I'm trying to find a counterexample where [itex] \lim_{n \to +\infty} P(|X|>n) = 0 [/itex] but [itex]X \notin L[/itex] where [itex]L[/itex] is the lebesgue linear space.(adsbygoogle = window.adsbygoogle || []).push({});

[itex]∫|X|I(|X|>n)dp + ∫|X|I(|X|≤n)dp = ∫|X|dp [/itex] therefore

[itex]∫nI(|X|>n)dp + ∫|X|I(|X|)dp ≤ ∫|X|dp[/itex]

Suppose [itex]∫I(|X|>n)dp = 1/(n ln n) [/itex]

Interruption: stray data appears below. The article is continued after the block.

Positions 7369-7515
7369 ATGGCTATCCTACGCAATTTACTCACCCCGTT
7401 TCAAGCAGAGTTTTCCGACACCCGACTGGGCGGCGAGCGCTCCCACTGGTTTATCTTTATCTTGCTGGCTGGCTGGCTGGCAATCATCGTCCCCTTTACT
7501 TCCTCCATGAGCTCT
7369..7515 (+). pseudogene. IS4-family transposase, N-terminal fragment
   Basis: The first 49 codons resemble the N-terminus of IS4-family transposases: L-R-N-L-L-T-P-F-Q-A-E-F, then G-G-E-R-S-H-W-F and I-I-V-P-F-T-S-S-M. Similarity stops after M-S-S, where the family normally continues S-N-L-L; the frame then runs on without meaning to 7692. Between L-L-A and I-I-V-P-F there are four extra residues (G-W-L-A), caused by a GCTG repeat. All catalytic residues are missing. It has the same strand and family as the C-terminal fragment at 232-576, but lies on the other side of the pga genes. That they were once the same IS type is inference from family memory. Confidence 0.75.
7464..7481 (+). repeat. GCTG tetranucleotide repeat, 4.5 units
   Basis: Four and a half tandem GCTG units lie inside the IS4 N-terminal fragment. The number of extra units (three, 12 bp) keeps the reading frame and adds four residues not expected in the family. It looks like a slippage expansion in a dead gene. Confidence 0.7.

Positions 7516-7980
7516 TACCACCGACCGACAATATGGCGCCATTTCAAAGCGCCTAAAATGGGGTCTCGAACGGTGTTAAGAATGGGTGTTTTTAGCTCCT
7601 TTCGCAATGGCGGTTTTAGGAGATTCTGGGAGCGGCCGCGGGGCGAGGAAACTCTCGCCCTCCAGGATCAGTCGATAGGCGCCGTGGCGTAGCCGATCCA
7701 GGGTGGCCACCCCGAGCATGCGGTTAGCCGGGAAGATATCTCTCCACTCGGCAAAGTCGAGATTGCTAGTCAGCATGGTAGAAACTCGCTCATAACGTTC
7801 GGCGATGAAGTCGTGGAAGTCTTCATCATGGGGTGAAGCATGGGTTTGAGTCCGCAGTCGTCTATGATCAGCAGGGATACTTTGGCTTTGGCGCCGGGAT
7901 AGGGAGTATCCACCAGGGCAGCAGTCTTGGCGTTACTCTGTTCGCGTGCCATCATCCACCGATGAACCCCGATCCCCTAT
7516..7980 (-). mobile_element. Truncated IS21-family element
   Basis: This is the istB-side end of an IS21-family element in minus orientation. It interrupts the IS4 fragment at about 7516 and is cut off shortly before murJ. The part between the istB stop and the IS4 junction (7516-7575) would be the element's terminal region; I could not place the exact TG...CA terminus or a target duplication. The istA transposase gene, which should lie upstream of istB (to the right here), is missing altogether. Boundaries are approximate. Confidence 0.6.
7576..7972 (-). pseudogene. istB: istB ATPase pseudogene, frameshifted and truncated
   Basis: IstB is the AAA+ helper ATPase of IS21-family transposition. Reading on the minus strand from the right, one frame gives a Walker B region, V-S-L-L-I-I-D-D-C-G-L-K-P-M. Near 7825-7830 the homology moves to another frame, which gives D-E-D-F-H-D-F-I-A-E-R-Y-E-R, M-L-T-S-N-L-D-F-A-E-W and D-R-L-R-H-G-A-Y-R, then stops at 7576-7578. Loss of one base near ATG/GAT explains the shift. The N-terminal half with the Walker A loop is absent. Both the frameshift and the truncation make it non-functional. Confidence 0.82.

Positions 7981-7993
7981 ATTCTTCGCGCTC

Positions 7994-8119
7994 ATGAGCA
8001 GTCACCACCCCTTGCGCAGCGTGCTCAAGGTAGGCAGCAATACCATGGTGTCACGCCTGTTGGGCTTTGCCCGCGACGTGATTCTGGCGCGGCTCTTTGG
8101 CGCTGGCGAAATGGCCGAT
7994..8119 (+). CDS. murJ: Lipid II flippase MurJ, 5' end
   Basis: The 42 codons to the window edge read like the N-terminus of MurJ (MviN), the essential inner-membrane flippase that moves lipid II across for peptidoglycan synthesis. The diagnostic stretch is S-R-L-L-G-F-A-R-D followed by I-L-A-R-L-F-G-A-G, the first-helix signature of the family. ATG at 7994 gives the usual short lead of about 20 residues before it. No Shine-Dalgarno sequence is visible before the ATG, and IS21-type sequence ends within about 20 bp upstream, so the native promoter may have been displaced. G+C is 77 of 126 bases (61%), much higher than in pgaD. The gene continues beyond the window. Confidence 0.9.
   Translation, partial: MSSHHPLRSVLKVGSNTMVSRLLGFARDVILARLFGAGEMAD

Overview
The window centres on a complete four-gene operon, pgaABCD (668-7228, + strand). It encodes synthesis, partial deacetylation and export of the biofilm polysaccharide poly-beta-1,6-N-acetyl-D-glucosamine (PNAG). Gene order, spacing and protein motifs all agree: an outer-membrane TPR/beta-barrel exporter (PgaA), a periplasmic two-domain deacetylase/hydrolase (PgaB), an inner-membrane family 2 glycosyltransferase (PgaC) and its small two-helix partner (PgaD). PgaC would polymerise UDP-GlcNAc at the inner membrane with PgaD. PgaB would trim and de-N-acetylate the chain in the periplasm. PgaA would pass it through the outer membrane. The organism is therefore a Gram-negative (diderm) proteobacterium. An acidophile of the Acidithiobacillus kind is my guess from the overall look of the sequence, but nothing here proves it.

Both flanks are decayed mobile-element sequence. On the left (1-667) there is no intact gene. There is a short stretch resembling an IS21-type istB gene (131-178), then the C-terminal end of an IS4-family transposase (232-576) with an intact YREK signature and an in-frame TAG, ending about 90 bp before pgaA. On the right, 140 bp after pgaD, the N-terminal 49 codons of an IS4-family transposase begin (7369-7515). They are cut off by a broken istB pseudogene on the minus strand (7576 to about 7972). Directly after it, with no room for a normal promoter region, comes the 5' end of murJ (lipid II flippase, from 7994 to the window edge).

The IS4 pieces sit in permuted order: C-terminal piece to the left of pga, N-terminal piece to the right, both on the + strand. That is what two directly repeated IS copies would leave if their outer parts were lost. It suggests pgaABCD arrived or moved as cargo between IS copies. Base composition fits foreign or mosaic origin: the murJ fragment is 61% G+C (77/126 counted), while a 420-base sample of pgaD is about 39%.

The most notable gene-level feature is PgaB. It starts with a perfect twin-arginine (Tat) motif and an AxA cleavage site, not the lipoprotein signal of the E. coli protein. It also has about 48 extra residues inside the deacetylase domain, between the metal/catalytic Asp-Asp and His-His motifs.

Clearly the hypothesis is satisfied because [itex] \lim_{n \to +\infty} P(|X|>n) = \lim_{n \to +\infty} ∫I(|X|>n)dp = \lim_{n \to +\infty} 1/( ln n) = 0[/itex]

But I'm not sure how to conclude [itex]∫|X| = ∞[/itex]

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# Counterexample where X is not in the Lebesgue linear space.

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